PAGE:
Now, this doesn't mean that I trust the Voyager staff to populate the ship with new characters (or flesh out existing ones, like the oft-mentioned-rarely-screened Delaney twins, Gerron and the other Maquis from Learning Curve, or Sam Wildman who's daughter gets about 10 times the screentime she does) that are always this enjoyable. Also, while Lyndsay herself was well written, I do feel the need to point out that the episode itself was riddled with contrivances and continuity errors—two things that usually send me fleeing my television while screaming in agony. In fact, I'm filled with equal parts joy and dread at the upcoming Lower Decks episode, Good Shepherd because for every Lyndsay Ballard, we have a Vorik...

No offence to Alex Enberg fans.

Mary Sues are a tricky subject, because the fan's reaction to them is so volatile. We don't like to see screentime taken away from the characters we know and love to make room for a newcomer—particularly one who is so perfect she makes you want to heave. Not to mention, Mary Sues are often all in the eye of the beholder—an original character some may find fascinating, others may believe the biggest waste of time since Shatner's music career. But the fact remains that they have limited appeal. In fact, the person who usually enjoys them the most is the author, rather than her or his intended audience.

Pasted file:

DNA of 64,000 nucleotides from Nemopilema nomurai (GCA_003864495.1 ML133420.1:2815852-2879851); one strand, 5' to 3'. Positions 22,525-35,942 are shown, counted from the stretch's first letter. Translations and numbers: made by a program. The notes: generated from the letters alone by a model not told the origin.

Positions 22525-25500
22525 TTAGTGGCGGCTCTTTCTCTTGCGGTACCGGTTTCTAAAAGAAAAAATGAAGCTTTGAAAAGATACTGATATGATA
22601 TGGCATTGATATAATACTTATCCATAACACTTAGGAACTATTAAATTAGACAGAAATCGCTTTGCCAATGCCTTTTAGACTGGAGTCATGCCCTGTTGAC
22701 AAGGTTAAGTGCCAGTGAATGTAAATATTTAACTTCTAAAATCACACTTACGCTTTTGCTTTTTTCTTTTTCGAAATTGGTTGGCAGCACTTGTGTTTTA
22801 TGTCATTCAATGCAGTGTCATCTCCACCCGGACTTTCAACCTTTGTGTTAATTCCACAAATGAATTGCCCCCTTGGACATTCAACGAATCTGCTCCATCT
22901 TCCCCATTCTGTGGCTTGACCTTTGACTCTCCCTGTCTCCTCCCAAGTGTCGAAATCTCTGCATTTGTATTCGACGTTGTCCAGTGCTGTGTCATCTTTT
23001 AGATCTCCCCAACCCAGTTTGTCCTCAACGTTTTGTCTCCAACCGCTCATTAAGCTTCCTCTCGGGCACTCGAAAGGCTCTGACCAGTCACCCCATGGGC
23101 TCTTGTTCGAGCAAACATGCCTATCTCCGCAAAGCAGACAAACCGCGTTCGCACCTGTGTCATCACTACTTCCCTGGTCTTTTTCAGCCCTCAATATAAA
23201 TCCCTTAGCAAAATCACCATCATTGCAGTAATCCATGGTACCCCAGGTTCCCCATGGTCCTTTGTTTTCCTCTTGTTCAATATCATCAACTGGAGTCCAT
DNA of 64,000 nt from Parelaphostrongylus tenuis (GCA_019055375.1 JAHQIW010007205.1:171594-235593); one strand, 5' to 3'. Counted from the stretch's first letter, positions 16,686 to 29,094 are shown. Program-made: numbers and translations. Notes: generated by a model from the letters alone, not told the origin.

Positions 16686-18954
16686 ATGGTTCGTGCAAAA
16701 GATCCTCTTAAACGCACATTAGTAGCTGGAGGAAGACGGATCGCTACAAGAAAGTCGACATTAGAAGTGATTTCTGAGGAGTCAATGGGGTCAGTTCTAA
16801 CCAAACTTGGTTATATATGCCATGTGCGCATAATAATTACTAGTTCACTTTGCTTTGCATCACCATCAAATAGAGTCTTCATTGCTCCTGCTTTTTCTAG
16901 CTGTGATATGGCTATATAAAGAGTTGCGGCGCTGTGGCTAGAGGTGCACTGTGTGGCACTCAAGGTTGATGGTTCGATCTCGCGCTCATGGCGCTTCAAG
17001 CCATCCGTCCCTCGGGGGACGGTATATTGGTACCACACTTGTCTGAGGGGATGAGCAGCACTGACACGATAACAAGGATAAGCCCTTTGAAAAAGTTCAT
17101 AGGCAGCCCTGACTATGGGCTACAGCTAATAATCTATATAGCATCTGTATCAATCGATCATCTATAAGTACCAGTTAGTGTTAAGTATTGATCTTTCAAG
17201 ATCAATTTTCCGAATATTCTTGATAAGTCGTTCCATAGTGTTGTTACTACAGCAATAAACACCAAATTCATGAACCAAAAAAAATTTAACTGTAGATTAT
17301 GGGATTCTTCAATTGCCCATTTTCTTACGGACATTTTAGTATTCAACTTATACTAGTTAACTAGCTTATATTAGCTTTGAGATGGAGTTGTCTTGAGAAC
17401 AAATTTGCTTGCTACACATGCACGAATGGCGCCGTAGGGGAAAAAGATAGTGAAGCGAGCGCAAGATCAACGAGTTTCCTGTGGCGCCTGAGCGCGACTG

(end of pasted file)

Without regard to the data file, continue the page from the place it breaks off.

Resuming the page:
But what makes an original character entertaining to me personally is the believability and realism. A large part of this has to do with scale. If the author is going for operatic—as, alas, Jeri Taylor did in her truly appallingly dreadful novel Mosaic illustrating Kathy Janeway's early years—rather than realistic, you're going to lose me. It's awfully hard to sympathise and identify with someone living through the Nibelungen. I much prefer my original characters kept to human (or alien of your choice here) scale, because that makes them more believable.

Yes, Lyndsay Ballard's relationship with Harry was a little forced—in terms of the plot being contrived, and the retroactive continuity. It's a little had to buy, not to mention Harry's claim that he had always been crazy about Lyndsay doesn't quite work when you take into account the back-story we have for Harry and his relationship with his girlfriend Libby. That was sloppy, and jarring for long-time fans of the show—though it's very likely, with the current attitude of "Continuity? You're kidding, right?" of Braga's administration, that that gaffe (as well as Lyndsay not remembering Tuvok's promotion despite the fact that it took place before her "death") was brought up and dismissed.

But as is often the case with my entertainment, I will forgive a series these points if overall, it entertained me enough to not care. Those instances (particularly with Voyager, the least consistently well-written of all four Treks, particularly next to shining example of how fantastic the writing on Trek can be, Deep Space Nine) are rare these days. Which was why I was genuinely surprised I liked Lyndsay and Ashes to Ashes to the degree that I did.